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CONFETTI (article first published : 2006-09-11)

There's this British bridal magazine called Confetti, see, and its editor devises an attention-grabbing competition to find a couple prepared to plan the most outrageous and, well, yes, tacky wedding. The prize? A home worth half-a-million-pounds.

That's the premise of Confetti, a zany new British comedy which, featuring a number of familiar faces from UK television comedy series, takes a good-natured swipe at reality television and the genre's to-what-lengths-next? approach to absurdity, by presenting its fun, silly tale as a sort of mock-documentary.

Director-writer Debbie Issit, who is behind the BBC comedy success, Nasty Neighbours, has gathered about her a great cast that includes Martin Freeman (of The Office) and Jessica Sevenson, as perhaps the most normal of the three couples finally chosen for the wedding competition.

They play Matt and Sam, an engaged couple, lovers of movie musicals, who intend tying the knot in the setting of a 40s musical spectacle, pretending to be Fred Astaire and Ginger Rogers.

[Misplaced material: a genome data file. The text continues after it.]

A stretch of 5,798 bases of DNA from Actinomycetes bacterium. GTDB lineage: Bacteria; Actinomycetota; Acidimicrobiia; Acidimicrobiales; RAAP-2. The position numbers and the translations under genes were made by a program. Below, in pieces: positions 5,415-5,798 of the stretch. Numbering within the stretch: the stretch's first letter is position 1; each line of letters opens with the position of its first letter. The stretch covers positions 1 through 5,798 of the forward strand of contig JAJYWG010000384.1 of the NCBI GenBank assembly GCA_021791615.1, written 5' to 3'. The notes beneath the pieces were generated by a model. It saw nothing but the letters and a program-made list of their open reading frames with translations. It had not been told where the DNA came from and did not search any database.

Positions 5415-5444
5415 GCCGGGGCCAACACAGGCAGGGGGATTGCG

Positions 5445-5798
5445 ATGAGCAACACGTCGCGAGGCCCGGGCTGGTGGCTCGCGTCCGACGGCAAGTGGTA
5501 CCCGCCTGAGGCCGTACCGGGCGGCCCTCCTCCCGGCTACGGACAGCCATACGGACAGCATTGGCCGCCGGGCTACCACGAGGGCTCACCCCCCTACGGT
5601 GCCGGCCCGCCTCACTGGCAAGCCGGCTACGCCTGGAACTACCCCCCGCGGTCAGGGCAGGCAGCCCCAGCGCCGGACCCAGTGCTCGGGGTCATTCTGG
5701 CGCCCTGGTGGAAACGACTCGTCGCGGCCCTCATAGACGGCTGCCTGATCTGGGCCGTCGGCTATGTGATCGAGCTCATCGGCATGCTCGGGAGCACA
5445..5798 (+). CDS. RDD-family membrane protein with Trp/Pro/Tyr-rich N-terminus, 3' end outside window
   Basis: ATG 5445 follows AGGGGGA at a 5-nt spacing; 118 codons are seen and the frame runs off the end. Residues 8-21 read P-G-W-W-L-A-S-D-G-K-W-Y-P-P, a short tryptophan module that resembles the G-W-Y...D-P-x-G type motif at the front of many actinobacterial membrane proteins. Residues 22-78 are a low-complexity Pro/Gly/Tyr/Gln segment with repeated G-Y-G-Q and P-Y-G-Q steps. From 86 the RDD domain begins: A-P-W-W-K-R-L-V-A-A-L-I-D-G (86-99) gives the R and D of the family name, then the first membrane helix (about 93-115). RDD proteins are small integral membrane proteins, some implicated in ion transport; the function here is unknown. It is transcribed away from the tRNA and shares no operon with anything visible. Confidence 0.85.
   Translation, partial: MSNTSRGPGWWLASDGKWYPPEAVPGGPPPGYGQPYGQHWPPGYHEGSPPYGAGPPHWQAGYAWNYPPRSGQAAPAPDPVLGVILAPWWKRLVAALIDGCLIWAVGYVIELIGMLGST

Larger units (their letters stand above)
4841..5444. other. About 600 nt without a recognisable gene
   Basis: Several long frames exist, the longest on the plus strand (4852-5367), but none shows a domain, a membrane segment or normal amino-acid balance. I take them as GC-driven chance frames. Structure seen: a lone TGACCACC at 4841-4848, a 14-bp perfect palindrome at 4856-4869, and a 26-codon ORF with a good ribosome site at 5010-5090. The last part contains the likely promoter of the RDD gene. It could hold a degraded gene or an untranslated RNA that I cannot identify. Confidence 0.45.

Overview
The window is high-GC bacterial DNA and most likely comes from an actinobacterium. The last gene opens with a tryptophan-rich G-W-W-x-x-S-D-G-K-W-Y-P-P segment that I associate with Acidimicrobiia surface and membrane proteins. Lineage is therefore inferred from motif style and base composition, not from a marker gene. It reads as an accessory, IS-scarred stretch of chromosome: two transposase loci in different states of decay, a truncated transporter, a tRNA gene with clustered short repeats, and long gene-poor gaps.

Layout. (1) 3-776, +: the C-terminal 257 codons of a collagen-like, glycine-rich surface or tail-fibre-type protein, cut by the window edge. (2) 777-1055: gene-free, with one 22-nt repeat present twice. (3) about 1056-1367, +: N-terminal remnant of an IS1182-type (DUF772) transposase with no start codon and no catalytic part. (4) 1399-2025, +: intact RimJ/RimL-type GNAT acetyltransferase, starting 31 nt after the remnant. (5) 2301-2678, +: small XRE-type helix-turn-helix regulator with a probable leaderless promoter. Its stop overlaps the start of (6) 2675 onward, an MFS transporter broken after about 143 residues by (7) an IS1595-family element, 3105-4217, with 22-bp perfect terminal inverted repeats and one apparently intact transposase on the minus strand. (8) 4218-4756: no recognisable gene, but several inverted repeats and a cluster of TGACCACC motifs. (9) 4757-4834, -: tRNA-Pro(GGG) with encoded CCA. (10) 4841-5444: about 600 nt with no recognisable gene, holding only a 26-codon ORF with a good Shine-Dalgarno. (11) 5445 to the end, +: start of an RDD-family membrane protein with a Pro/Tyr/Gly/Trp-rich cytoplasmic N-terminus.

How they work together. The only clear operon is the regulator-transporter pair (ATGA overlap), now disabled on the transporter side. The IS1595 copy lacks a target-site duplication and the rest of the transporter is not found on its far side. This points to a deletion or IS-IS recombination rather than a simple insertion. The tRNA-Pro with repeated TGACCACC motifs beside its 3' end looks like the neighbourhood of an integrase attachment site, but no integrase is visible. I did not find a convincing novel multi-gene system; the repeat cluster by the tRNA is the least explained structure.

The other contestants include a constantly bickering couple of tennis pros - the dominating and troubled Josef (Stephen Mangan) and put-upon Isabelle (Meredith MacNeill), whose friendship with her coach wears heavily on Josef's nerves. They're game for a love match in the setting of a tennis court, compete with a dance routine by ball boys.

Then there's Michael and Joanna (Robert Webb and Olivia Colman), a laidback twosome, naturalists both, who want to let it all hang out, quite literally, when they marry in their birthday suits.

The plot revolves around the hurdles each couple has to face in the weeks building up to their big day - all the while helped and hindered by family, friends and a camp, amusing couple of wedding planners (Jason Watkins and Vincent Franklin) who have the unenviable task of planning all three weddings on the same day, at the same venue and with a tight budget.

Issit has gone the route of fellow British director Mike Leigh and had her cast improvise a lot during the shoot, making for some interesting situations.

It's rather thin on plot and never as hilarious as one might expect it to be, but Confetti has enough going for it to make it an enjoyable romp. There are, however, some odd moments - such as, how come Sam, tone-deaf and clumsy throughout, suddenly sings like an angel and dances like a dream on her big day? Billy Suter




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